Cert – U, Run-time – 1 hour 33 minutes, Director – Will Gluck
After being marketed as ‘the bad seed’ Peter Rabbit (James Corden) runs away from the McGregor’s (Rose Byrne, Domhnall Gleeson) garden and falls in with a group of heist-planning animals.
Perhaps one of the last things to be fully expected from Peter Rabbit 2 is a somewhat self-aware nature. The point where the film begins to welcome the viewer in is as it pokes fun at a charming, innocent book series being turned into something more mass-market to make money, removing all British identity with an American at the helm. In fact, it’s roughly this idea that Peter Rabbit 2 revolves around. After penning her hit childrens story Peter Rabbit. Bea (Rose Byrne) is receiving interest from a big time publisher, Nigel Basil-Jones (David Oyelowo – who it’s always nice to see). However, Nigel has views to adapt Peter Rabbit for a bigger market, giving similar treatment to that he gave a picture book about insects – giving them skateboards and cartoon faces to make them more appealing to modern readers. Through this he displays potential character posters for the cast of rabbits, pitching Peter (James Corden) as ‘the bad seed’.
Fed up of getting into constant trouble, often through misunderstandings or being in the wrong place at the wrong time, and being pitched as the villain Peter decides to run away. It’s not long until he bumps into an old friend of his father’s Barnabas (Lennie James), think a more family-friendly stereotypical Ray Winstone character. Peter finds himself joining Barnabas’ crew and leaving his old life in the McGregor’s garden behind. Instead planning a dried fruit heist at the local farmer’s market, rat Whiskers (Rupert Degas) being a highlight with his occasional sidetracks and regularly interrupted, romanticised flashbacks and plan walkthroughs. During some of the more heist orientated moments the film goes for a less in-your-face approach to that which the first had. There’s a lot less ‘unsubtle’ comedy present and it allows for an easier, more enjoyable watch – particularly when it comes to the final 20-25 minutes when the general plot comes more together and the film stretches out a bit more.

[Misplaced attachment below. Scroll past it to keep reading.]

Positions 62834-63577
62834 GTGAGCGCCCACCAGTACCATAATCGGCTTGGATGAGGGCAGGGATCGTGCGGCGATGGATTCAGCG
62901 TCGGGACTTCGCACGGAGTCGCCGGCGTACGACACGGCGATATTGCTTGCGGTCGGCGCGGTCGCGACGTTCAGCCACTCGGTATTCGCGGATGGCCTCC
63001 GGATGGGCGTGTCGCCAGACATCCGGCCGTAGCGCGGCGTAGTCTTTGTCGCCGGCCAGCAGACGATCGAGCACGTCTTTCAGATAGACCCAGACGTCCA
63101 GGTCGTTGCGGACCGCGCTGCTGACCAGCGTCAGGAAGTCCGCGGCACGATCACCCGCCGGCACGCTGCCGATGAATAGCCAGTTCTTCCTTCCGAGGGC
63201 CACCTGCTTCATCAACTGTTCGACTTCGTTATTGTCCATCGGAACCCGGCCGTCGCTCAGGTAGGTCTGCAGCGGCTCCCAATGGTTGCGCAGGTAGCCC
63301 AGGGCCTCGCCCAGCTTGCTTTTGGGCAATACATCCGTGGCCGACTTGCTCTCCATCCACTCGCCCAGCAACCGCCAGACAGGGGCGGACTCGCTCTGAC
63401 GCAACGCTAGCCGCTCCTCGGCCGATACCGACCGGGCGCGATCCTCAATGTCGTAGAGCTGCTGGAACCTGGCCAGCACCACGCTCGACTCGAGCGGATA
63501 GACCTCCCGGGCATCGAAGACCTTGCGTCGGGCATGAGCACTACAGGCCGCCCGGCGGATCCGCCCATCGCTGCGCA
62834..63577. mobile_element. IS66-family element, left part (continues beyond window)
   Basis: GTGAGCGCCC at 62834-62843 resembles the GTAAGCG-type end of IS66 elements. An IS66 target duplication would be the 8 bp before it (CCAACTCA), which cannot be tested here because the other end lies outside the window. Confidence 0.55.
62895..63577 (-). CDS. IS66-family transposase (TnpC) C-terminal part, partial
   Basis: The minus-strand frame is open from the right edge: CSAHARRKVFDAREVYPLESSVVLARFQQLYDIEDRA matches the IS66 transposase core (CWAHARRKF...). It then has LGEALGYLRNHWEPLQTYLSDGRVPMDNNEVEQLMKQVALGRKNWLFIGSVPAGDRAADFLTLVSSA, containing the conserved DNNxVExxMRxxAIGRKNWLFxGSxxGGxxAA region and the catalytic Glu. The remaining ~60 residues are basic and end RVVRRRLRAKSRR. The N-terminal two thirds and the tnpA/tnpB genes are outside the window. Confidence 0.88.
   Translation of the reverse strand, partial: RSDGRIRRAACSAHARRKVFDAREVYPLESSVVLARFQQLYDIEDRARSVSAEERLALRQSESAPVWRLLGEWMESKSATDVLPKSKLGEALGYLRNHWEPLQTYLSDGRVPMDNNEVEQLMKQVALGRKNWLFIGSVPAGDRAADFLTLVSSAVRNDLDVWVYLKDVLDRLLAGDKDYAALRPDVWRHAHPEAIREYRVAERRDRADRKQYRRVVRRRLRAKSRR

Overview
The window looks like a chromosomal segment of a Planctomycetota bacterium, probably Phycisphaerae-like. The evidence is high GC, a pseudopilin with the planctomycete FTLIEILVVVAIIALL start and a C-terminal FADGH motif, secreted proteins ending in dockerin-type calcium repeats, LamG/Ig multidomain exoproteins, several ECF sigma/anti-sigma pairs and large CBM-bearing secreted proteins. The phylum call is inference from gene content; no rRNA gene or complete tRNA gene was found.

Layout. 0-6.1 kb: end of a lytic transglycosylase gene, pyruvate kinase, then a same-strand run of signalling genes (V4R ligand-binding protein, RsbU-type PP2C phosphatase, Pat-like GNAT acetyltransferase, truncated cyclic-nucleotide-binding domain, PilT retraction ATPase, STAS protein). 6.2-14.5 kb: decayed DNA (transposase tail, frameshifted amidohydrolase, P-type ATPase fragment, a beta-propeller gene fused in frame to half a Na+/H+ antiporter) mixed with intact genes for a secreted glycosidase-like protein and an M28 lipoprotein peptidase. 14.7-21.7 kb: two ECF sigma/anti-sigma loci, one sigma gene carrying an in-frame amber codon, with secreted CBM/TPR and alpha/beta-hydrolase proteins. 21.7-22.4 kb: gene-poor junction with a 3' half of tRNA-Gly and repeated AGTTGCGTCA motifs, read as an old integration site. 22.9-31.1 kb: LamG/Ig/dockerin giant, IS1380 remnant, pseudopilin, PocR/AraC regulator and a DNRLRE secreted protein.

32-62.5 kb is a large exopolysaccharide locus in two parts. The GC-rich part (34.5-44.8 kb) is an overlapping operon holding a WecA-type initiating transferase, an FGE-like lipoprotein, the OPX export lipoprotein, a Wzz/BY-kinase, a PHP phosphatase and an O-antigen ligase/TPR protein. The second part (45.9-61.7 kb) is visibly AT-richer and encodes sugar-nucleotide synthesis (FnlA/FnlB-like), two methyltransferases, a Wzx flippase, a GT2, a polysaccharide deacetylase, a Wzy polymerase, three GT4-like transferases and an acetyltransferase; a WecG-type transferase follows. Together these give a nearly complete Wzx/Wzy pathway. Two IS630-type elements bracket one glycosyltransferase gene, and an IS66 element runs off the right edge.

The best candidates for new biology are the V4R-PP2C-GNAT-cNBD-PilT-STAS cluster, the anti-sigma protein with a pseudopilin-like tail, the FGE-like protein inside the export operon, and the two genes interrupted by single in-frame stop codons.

Still present are some of the general wisecracks of Corden’s titular figure and Domhnall Gleeson’s effects-assisted slapstick, however even these seem toned down in the sequel. Once the more self-aware, and slightly deprecating, nature comes through there’s a more enjoyable time to be had here than that of the first film. It might only be some lines here and there to start with, but as the film embraces such styles more and more and carries along through its fairly simplistic plot there’s enough present to fill the brief 93 minute run-time of the piece. There’s a consistency that helps things along even more and manages to help keep the pacing of the piece the same way – as it goes back and forth between two or three rural locations. For the most part there’s enough in Peter Rabbit 2; especially when it focuses more on slightly self-aware comedy and not cramming it in as much humour as possible, to make it an enjoyable watch that keeps you amused for most of its short run-time.
Peter Rabbit 2 succeeds by not only lessening some of the weaker elements of the first film, but also by managing to make jokes at such elements too. The plot and a number of gags throughout provide enough amusement to make for an easy enough, worthwhile viewing.